I “understand” it in a sense. I know why people are annoyed. I just can’t think of reasons that, from where I stand, seem worth-while. Obviously I’m not going to find value everything that you find worthwhile. I understand that intellectually. That’s different from think it makes any sort of sense that people still want Valve to make Half-Life 3 and are still upset about it. Once again, I know in a practical sense that emotional responses don’t NEED to make sense. That doesn’t mean we shouldn’t question them or be curious about them in others. Mostly it’s a figure of speech–”I don’t understand you people!” in this context means that I feel completely differently and while I might be capable of empathizing, it’s just so different from the way I think that I find it somewhat awkward and confusing to imagine myself thinking that way. It means I don’t see the point. We don’t see eye to eye. Oh well. That happens.

            “Saying that you don’t understand why we should want to force a company to do something they don’t want to do is just your defense mechanism acting up against your better judgment. It’s making use of
            speculation in order to provide “compelling evidence” that you are on the right track and others are not.”

            This is going a bit far. Defense mechanism? You should probably stop short of analyzing the reasons for my thought processes. It’s one thing for us to speculate as to why a company made certain decisions. It’s another matter for you to speculate as to why I, as an individual, have certain thoughts when I’m right here for you to just ask. My “better judgement” is that as much as I love games, pining after an ancient game that was never made isn’t worth it. You’re “better judgement” clearly says differently. I guess mine must be defective, though, so I need all these defense mechanisms to rationalize my shitty opinions about things and deal with my insecurities. I want Half-Life 3 SO MUCH, I’ve made up elaborate fantasies in my head to give myself a reason not to want it anymore. The pain is so great …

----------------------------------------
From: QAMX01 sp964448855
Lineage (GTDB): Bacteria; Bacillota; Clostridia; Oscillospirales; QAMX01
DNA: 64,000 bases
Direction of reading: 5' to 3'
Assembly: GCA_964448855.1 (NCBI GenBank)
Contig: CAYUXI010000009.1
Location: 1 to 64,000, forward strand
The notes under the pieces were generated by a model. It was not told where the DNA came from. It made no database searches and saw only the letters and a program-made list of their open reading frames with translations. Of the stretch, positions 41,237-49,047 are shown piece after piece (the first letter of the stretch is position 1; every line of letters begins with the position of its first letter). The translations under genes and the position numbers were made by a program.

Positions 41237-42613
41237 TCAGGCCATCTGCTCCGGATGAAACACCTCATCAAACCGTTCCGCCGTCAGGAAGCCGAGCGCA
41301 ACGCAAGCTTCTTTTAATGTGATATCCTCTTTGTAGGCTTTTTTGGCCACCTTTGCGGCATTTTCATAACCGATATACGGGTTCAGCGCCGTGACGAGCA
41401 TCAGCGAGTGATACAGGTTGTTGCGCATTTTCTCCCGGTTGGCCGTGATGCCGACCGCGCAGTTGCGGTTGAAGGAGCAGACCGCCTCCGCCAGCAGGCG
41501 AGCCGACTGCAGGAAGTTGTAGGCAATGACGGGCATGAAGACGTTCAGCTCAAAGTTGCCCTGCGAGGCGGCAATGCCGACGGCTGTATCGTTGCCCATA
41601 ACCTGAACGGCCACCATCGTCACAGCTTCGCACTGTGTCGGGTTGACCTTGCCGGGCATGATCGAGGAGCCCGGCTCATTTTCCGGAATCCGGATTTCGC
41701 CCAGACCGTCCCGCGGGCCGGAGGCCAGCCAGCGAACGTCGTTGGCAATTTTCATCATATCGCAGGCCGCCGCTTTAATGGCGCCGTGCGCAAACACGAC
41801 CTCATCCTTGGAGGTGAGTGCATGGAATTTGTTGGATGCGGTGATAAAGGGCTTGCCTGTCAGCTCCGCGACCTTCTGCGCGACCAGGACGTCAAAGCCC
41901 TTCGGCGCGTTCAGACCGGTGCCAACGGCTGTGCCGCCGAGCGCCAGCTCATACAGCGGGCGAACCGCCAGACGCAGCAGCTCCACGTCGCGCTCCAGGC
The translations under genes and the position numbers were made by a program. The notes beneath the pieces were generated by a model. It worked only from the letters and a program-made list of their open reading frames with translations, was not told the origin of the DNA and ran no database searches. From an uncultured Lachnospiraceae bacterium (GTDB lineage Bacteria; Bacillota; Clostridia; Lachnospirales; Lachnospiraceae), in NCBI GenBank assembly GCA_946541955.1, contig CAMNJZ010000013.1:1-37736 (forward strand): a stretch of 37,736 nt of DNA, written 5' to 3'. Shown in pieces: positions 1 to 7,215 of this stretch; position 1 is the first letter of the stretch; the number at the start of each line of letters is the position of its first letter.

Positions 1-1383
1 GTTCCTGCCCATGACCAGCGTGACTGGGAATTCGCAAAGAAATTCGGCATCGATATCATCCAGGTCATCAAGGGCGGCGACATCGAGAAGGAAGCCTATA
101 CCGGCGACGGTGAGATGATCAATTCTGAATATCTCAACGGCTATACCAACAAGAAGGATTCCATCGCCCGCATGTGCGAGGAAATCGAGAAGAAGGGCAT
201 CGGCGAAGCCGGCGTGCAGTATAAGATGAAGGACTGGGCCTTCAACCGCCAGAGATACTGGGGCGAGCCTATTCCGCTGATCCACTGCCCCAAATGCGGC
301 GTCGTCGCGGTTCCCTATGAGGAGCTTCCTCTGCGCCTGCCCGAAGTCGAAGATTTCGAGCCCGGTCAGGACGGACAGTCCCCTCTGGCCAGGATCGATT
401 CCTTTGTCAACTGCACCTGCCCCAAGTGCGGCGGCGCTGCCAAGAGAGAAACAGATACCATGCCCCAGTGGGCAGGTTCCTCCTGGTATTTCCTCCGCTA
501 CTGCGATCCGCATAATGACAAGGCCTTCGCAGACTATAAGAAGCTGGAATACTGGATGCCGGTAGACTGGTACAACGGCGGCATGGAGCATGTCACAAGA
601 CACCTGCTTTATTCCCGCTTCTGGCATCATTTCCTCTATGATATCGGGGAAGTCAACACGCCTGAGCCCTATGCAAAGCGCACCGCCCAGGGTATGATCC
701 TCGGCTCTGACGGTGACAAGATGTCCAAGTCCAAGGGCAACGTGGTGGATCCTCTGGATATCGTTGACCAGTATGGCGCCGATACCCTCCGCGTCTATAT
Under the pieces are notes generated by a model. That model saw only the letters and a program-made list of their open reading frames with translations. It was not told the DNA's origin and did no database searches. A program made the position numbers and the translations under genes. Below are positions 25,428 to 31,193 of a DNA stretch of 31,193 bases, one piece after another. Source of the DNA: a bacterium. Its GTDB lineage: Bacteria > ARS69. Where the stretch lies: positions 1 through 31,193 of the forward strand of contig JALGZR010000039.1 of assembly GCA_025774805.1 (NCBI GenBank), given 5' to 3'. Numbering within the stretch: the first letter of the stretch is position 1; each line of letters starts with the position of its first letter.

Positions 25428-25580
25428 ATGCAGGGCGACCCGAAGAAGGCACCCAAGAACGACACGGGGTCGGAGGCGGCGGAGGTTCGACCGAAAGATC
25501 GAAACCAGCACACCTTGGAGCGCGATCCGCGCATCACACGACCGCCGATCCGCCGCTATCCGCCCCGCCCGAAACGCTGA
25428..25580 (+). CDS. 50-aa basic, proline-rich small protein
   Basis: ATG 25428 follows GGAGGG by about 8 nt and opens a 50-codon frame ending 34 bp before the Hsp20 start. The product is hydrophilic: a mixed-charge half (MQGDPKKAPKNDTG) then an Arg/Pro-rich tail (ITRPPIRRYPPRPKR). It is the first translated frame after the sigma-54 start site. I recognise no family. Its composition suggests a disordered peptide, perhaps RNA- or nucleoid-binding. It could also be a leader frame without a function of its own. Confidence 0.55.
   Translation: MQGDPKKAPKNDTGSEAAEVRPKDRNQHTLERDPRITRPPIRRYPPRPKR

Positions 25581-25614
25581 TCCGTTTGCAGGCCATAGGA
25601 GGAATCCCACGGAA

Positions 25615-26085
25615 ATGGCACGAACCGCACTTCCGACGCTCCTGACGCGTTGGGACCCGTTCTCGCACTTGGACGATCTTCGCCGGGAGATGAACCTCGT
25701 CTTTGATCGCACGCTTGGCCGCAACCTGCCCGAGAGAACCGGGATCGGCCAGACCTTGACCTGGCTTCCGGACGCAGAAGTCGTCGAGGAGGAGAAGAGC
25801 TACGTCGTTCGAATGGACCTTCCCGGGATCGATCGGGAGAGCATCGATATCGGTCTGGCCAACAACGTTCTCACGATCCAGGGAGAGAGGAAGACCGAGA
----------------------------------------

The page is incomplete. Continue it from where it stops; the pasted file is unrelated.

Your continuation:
I can only do sarcasm for so long before it starts feeling mean. I’m not trying to make fun of you for wanting HL3. I am incredibly amused that you just called my opinions a defense mechanism against my better judgement. I don’t really know how to respond to that other than sarcasm. It’s such a judgmental thing for you to say. A lot of people would be insulted by that sort of thing. It’s a bit rude. Given what we’re discussing, though, I find it slightly absurd and amusing and I forgive you.

            “So, what some people also feel like questioning is why isn’t the company more upfront about Half-Life 2 and why has this become a total media blackout for the past 6 years and apparently a complete taboo inside the company. How ridiculous is that compared to how ridiculous is (and I agree with you there) us still being discussing it after all these years.”

            I don’t think it’s that weird. They probably want to leave open the possibility for the future, so they don’t want to say it’s dead permanently. They aren’t actively working on it so they haven’t announced it as a project … I guess total media “blackout” is what you get when a project isn’t in the works, but isn’t off the table. That happens. HL3 isn’t the only one, it’s just one of the most famous ones.

          • Mario Figueiredo says:

            The issue is not that we were promised a trilogy and were given two games. That was never the issue. You are reducing the argument ad absurdum, gwathdring. The issue is that we have an incomplete game. The story never finished. This isn’t about trilogies. It’s about one game that is incomplete and many people actually would like for it to be finished.

            Meanwhile, I didn’t meant as an insult that I felt you are employing defense mechanisms. It’s a human trait. Proper and expected in dialectics. It was my attempt at have you think if there isn’t something else on your side of the argument that makes you use a fallacy (Valve doesn’t want to make HL2 so we shouldn’t force them, a.k.a. straw man), since I didn’t want to believe you were doing it on purpose.